Tucked away by the Thames near Putney Bridge, shrouded by trees, is the longstanding home of the Bishop of London. It was once used as his country retreat, somewhere to escape the hustle and bustle of the city, which just goes to show how longstanding it is. But 50 years ago the new Bishop decided to live elsewhere and now it's owned by a trust who oversee management of the estate and allow the public in for a general lookaround. There's quite a lot to see.
It's an impressive-looking building, as befits a Tudor shell. Step through the arch into the main courtyard to enjoy one of the best views of what it might have looked like to Reformation bishops, complete with wiggly brickwork and an off-centre fountain. What you're supposed to do is enter on the left past the information desk into the museum, but I was beguiled by the door under the clocktower and found myself in a less coherent set of corridors instead.
The Great Hall promises much, indeed royalty once feasted here, but most of its historic ambience has been lost in subsequent upgrades by domestic owners. Bishop's Howley's Room was blank bar some unannounced audio-visual presentation. Bishop Sherlock's Room was hosting a slightly forced presentation on diversity. Bishop Terrick's Rooms were empty and looked like spaces for hiring out, which I suspect they often are. At least the chapel impressed.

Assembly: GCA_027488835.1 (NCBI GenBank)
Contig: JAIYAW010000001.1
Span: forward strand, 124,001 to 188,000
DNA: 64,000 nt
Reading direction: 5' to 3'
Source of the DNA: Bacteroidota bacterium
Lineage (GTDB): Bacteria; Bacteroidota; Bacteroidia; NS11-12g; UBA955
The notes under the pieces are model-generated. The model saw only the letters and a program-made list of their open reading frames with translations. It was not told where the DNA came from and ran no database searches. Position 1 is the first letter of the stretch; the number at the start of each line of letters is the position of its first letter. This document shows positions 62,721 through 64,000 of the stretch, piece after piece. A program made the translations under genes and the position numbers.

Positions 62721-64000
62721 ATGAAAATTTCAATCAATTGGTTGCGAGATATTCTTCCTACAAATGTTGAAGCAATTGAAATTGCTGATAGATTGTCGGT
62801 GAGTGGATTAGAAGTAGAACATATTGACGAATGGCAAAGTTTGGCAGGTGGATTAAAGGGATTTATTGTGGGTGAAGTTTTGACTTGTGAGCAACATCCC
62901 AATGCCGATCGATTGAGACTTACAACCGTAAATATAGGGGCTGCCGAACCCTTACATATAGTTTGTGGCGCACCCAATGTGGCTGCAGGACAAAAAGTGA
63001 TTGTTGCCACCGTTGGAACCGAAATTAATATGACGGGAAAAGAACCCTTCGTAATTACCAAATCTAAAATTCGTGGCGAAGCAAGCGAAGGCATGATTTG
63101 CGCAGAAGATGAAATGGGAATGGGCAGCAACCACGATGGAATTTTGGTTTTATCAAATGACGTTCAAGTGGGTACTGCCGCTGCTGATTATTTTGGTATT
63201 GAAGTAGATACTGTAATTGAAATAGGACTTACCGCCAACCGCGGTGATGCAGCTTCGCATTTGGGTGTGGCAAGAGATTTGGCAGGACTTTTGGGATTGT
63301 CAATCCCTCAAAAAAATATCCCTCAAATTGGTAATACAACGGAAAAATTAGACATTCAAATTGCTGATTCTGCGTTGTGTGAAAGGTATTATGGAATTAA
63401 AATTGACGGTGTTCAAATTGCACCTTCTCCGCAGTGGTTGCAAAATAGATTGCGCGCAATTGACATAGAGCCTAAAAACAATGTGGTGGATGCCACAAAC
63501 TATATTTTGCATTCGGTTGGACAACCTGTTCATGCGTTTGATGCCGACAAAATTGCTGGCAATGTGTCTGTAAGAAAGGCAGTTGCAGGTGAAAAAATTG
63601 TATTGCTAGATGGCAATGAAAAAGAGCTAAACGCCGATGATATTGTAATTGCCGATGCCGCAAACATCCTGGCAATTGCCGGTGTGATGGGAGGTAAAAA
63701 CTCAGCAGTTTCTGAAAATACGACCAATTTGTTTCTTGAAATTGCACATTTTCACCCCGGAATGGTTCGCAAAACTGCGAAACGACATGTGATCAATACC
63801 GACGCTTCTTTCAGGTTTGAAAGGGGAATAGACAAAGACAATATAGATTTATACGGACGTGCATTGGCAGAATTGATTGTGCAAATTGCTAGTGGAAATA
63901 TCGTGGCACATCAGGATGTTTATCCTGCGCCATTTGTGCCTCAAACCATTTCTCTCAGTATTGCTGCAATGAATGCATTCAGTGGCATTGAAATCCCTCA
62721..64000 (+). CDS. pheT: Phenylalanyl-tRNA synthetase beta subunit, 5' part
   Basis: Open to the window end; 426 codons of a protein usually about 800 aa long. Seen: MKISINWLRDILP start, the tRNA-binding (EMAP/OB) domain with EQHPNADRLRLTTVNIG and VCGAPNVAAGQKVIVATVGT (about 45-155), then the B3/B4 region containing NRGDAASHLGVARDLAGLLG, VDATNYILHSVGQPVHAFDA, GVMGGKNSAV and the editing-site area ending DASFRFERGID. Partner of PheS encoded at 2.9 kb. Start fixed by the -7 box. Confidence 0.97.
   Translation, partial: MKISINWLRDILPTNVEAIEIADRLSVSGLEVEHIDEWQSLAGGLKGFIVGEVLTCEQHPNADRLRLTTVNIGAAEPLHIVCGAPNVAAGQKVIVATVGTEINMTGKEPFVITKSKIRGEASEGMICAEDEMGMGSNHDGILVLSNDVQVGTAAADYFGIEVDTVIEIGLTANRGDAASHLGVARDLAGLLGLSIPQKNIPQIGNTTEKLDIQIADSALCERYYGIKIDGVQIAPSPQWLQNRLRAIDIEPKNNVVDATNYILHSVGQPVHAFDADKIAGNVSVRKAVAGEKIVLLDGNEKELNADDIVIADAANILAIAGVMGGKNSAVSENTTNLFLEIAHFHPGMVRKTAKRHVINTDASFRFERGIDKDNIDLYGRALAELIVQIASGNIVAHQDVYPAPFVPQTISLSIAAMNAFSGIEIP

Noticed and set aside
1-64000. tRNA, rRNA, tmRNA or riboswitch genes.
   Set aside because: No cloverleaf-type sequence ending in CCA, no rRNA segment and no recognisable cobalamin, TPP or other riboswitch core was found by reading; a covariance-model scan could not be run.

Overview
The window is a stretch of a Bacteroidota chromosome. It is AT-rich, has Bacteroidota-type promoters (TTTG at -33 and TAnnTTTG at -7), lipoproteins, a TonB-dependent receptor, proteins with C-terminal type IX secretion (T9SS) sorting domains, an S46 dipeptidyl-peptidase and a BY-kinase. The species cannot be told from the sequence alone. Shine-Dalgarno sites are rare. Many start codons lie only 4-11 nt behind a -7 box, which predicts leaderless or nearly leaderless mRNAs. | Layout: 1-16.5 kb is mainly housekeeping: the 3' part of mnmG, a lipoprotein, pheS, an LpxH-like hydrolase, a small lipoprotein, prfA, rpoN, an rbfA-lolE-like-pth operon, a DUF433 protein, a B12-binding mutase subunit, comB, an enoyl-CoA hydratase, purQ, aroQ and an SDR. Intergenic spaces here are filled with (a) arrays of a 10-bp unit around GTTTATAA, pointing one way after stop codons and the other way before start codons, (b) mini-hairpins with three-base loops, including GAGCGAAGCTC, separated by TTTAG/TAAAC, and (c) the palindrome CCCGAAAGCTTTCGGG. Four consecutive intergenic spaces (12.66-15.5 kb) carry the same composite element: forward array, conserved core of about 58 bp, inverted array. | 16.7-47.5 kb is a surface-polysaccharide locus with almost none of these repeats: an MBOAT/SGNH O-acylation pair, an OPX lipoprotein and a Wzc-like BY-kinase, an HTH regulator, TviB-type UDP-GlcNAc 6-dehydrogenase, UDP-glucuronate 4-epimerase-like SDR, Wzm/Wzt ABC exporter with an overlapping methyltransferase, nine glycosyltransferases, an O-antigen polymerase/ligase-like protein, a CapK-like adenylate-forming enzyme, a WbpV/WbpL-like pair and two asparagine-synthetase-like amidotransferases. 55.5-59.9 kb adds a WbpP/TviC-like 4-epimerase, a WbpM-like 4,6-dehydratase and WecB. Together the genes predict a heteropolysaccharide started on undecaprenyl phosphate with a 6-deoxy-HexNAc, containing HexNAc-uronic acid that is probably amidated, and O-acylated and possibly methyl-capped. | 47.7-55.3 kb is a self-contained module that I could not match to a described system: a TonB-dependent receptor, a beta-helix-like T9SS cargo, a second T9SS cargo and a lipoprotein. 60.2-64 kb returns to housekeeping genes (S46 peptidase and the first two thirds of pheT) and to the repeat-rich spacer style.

It's the fourth on the site and originally Victorian, although the current aesthetic owes more to postwar rejuvenation following bomb damage. The murals are especially Fifties, including blond-haired stone-hurlers and a kneeling couple who might be Liz and Philip. I also liked Bishop Porteus's Library, well stocked with diverse if not always ecclesiastical books, where the guide broke off her historical chat to reveal a secret panel and a hidden trapdoor.
The museum is more a collection of corridors than a sequence of galleries. It focuses primarily on archaeology carried out on site, so I was inordinately excited that one of the displays contained three iconic crisp packets - sausage & tomato Golden Wonder, pickled onion Outer Spacers and cheese & onion Smiths. For real food you want the cafe out back in Bishop Howley's dining room, a popular local choice, although a bacon roll will set you back six quid.
For many the finest part of the palace is its extensive garden, including a 500 year-old oak tree, multiple labelled beds and a recently restored walled garden. Alas this is temporarily sealed off for the setting-up of stages, indeed the whole palace is closed this weekend so that Groove Armada and Ministry of Sound can host a demure dance festival. So best ignore today's recommendation to visit until they've taken it all down, but don't forget Fulham Palace is here.